"This year we saw Muslims, Christians, Jews, Atheists, Agnostics, Buddhists, and some who didn't even know what they were ask tough questions about God, Jesus, and their relationship to God through their lives. When we frame the conversation around loving God, and loving others; it just works."
BY: C. Gatti
Andy Braner was disillusioned like most of us that violence would one day end in the Middle East. Diplomacy seemed to have failed--our representatives are even less inspiring. Frustrated, Braner decided to bridge the gap by inviting teenagers from the Middle East to his summer camp in Colorado last summer. Jews, Muslims, Atheists, and Christian teens jet skied, hiked and ate together side-by-side through the lens of conversation and humanity. Braner hopes his endeavor will launch future peace ambassadors when the teens return to their respective countries. He figures nothing else has eased religious intolerance and climate of hatred, maybe his teens can change our current path to one of peace.
What does your camp offer?
As we build confidence through our high mountain adventure programs, we've learned friendship is a key to translating belief systems. Many people might look at what we're doing and call it inter faith, but it's significantly more powerful than that. We're not sitting around the camp fire singing Cum Baya to prove to the world we can get along in a short stint. No, we are trying to highlight similarities, learn to respect the differences, and move on down the road.
Most Christians have a preconception that Muslims are trying to kill them, take over the world, and rule by sharia law. Likewise, Most Muslims think Christians are violence loving, porn addicted, bomb making, war mongers trying to destroy their lives. So when you eliminate the two false variables in the relational equation, we find long lasting friendships emerge.
What can world leaders learn from this experiment?
We believe learning to listen to one another is crucial. It seems like the world stage is full of ego maniacs who are trying to save face, put their country at the head of the global empire, and tell everyone else how to live their lives. We find a mutual respect emerge from our friendships developing here at KIVU. When they learn not to fear one another, when they learn they have common needs and common desires, it's amazing to watch togetherness happen. I wonder what the world leaders would gain from taking time out talking, and begin listening to one another for a while.
Are you in touch with political leaders regarding your findings?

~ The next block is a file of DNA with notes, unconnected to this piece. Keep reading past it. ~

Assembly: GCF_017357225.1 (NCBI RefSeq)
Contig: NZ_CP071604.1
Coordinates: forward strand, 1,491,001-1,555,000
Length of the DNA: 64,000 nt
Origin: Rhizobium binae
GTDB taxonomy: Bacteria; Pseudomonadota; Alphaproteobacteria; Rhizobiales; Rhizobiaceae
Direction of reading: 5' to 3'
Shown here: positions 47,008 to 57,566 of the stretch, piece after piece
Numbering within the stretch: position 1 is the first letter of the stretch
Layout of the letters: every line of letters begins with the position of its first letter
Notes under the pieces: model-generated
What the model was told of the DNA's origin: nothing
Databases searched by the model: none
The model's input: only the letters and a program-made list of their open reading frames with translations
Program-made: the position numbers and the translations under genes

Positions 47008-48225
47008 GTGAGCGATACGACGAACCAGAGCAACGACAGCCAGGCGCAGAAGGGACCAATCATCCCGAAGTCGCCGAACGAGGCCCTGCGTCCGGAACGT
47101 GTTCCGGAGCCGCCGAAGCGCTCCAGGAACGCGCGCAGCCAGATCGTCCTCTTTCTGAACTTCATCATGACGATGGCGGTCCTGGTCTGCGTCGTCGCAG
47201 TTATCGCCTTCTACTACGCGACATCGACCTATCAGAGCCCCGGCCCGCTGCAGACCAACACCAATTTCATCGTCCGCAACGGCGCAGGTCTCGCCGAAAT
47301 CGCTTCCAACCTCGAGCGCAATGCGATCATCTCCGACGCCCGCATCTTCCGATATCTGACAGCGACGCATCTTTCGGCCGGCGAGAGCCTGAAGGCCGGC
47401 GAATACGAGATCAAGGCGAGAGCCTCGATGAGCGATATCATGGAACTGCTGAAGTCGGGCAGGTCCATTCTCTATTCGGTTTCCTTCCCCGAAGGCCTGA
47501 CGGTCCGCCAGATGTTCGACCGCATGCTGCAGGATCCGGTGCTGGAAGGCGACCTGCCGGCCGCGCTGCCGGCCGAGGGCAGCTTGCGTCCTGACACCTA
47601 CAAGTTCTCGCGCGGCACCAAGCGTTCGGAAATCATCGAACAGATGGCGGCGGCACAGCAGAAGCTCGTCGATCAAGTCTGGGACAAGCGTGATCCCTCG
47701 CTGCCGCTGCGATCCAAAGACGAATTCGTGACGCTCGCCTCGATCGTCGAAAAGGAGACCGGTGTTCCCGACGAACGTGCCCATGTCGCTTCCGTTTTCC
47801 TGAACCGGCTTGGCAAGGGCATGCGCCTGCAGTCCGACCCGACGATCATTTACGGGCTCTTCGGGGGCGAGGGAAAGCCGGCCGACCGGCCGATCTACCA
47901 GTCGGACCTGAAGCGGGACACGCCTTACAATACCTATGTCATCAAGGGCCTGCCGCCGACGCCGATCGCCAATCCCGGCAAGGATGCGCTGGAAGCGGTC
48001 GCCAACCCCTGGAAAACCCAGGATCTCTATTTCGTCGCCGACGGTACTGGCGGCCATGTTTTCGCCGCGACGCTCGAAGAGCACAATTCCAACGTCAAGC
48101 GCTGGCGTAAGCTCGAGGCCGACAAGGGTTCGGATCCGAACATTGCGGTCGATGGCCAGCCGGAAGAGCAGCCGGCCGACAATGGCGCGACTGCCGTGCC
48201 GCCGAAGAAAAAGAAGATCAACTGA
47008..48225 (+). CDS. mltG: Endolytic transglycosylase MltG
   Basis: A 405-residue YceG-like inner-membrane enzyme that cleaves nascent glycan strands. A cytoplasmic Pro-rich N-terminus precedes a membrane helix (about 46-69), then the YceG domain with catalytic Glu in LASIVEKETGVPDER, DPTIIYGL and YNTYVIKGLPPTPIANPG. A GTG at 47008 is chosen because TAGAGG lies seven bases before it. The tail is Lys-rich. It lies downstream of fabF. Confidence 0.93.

I'm trying to figure out how to best connect with people who will listen. I've been in contact with members of Congress who attend the National Prayer Breakfast each February and I'm working to develop relationships in the State Department that may be able to learn what we're doing and how best they can adapt our message.
When did you have a “Wow” moment in seeing how kids were reaching out to others over religious/political lines?
Probably the biggest conflict in the Middle East right now is the Palestinian/Israeli conflict. It's interesting how different Muslim groups are all in conflict with one another at least until you start talking about Israel, and then they all line up together. It's amazing to see on both sides of the problem, the significant amount of propaganda coupled with the intense pain and rejection. Israelis who feel the world has left them living right next door to Palestinians who feel like they were forcefully removed from their home. Both watch in fear of the other who makes the next move. Both try and make sure the other knows how big and powerful they are and the innocent teenagers are sitting on the sidelines forming their opinions about who to hate.
A friend of mine did some film work and asked teenagers on both sides what they longed for, and both sets of kids said they wanted peace. I was amazed at how a group of students have so moved from their core understanding of peace to literally hating each other by the time they enter the University.
We found another grave misconception is just simply they don't know one another. The wall separating today's Palestine with modern Israel prevents any sort of sharing. The only time Palestinians come to Jerusalem is to perform manual labor type jobs needed by the Israeli civilization. The only time the Israelis go to Palestine, is well...never.
So there's a complex religious, political, geographical, social, tension happening in Israel that is deeper than simply one side or the other.
What we've found is, if we can remove the people from the backdrop of tension, i.e. bring them to Colorado or somewhere peaceful in the world, and we can create an environment of respect by building relationships, the words that once drew immense pressure can be talked about without the emotional attachment. "This year we saw Muslims, Christians, Jews, Atheists, Agnostics, Buddhists, and some who didn't even know what they were ask tough questions about God, Jesus, and their relationship to God through their lives. When we frame the conversation around loving God, and loving others; it just works."